By MARY SELL, Alabama Daily News
The school choice bill that will allow state funding to follow students to private schools or homeschool settings is expected to move quickly in the Alabama Senate.
The lift in the House could be heavier.
“I do think this will be a little more difficult in the House, but this issue has polled incredibly high Republicans and Democrats,” bill sponsor Rep. Charlotte Meadows, R-Montgomery, said Monday
“… This being an election year, I’m hopeful that parents will get to their state representatives and say, ‘You know what, it’s time.’”
Meadows and Sen. Del Marsh, R-Anniston, this week are filing companion bills that would allow state funding, about $6,500 per student, as early as next year to follow some away from public schools. By 2024-2025, the program would be open to any student, including those already in private schools. Marsh last week told Alabama Daily News the bill could pull about $420 million per year from the state’s Education Trust Fund.
He said he expects a favorable vote in Senate Education Policy on Wednesday.
The 105-member House has been less hospitable to school choice bills of late. Asked to comment on the legislation, Speaker of the House Mac McCutcheon was noncommittal Monday.
“Many good and worthy bills are competing for attention in a session that will likely be shortened by the primary campaign season,” he said. “Since becoming Speaker, I’ve avoided picking winners and always let the legislative process determine which bills gain momentum.”
Rep. Terri Collins, R-Decatur, is chair of the House Education Policy Committee, where the House bill will likely be assigned.
“(Marsh and Meadows) have worked hard on this legislation to map a way for parents to choose the best plan for educating their children and funding to go toward the child’s best interest and not the system’s best interest,” Collins said Monday. “I look forward to hearing debate as the bill moves through the process.”
Several Democrat leaders in the House and Senate on Monday told Alabama Daily News they had not yet seen the legislation.
House Minority Leader Anthony Daniels, D-Huntsville, said to help education in the state, leaders need to invest more in pre-K programs and after-school and summer-school initiatives designed to help struggling students.
“It’s like me riding down Interstate 65,” Daniels said. “I’m not going to build Interstate 64 right next to it just because there are potholes in the existing road.”
In the pandemic-altered last two years, Meadows said some families have been shut out of public education.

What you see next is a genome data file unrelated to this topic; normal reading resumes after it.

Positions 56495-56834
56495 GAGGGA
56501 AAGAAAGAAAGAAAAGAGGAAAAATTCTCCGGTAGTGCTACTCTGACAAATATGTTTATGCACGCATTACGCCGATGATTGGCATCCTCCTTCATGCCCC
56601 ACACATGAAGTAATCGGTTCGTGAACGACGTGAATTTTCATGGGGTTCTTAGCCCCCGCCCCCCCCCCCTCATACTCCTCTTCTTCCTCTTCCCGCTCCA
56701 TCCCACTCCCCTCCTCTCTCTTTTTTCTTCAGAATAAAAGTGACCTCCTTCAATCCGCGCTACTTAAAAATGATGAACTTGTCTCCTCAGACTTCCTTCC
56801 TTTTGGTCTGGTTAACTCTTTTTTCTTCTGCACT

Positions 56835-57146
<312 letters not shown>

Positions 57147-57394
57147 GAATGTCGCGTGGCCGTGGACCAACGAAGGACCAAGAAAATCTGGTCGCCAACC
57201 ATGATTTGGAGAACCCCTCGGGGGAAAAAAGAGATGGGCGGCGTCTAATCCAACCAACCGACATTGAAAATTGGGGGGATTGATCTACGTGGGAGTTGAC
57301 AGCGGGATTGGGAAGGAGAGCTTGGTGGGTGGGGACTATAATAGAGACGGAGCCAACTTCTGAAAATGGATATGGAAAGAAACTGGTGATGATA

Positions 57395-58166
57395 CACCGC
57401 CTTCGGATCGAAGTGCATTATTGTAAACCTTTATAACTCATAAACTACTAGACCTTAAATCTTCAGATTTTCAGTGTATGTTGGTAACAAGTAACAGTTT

“They’ve been told, this is what our school system is doing, we don’t care if it’s convenient for you, or even if it works for your child,” she said.
Interrupted and remote learning has negatively impacted many students, Meadows said.
“We really need to be focusing on what we can do to make sure every child not only learns, but finishes the learning they missed out on the last two years.
“…This is all about giving parents the opportunity to help their child.”
The bill creates education savings accounts in which the state treasurer deposits funds “to pay qualifying education expenses of a participating student…”
The bill defines “education service providers” as individuals or organizations that receive payments from the education savings accounts to provide “educational goods or services to participating students.”
Alabama Education Association Executive Director Amy Marlowe was studying a circulated draft of the bill Monday.
She called the legislation the “No Vendor Left Behind Bill” because it would divert taxpayer money to providers that have “popped up” during COVID.
Marsh’s bill is expected to be filed Tuesday and in committee Wednesday, raising concern for Marlowe about the speed in which this bill could move.
“We’re still waiting for the official bill to be dropped,” Marlowe said. “For something that’s going to cost $420 million, you’d think there’d be a little more transparency.”
The bill also allows scholarship money from the 2013 Alabama Accountability Act to be used to pay students’ tuition at private schools.
“We envision that being a supplemental program to this bill,” Meadows said, noting that $6,500 won’t pay a full year’s tuition at many private schools.
The 2013 law allows for tax credit-funded scholarships for families leaving the state’s lowest-performing public schools. There also is a separate $30 million-per-year scholarship fund for private school tuition. Businesses and individuals who donate to the fund receive income tax credits — money that would otherwise go to the state education budget. Scholarship granting organizations, or SGOs, collect and distribute the money to low-income families. Those students are not required to come from failing schools.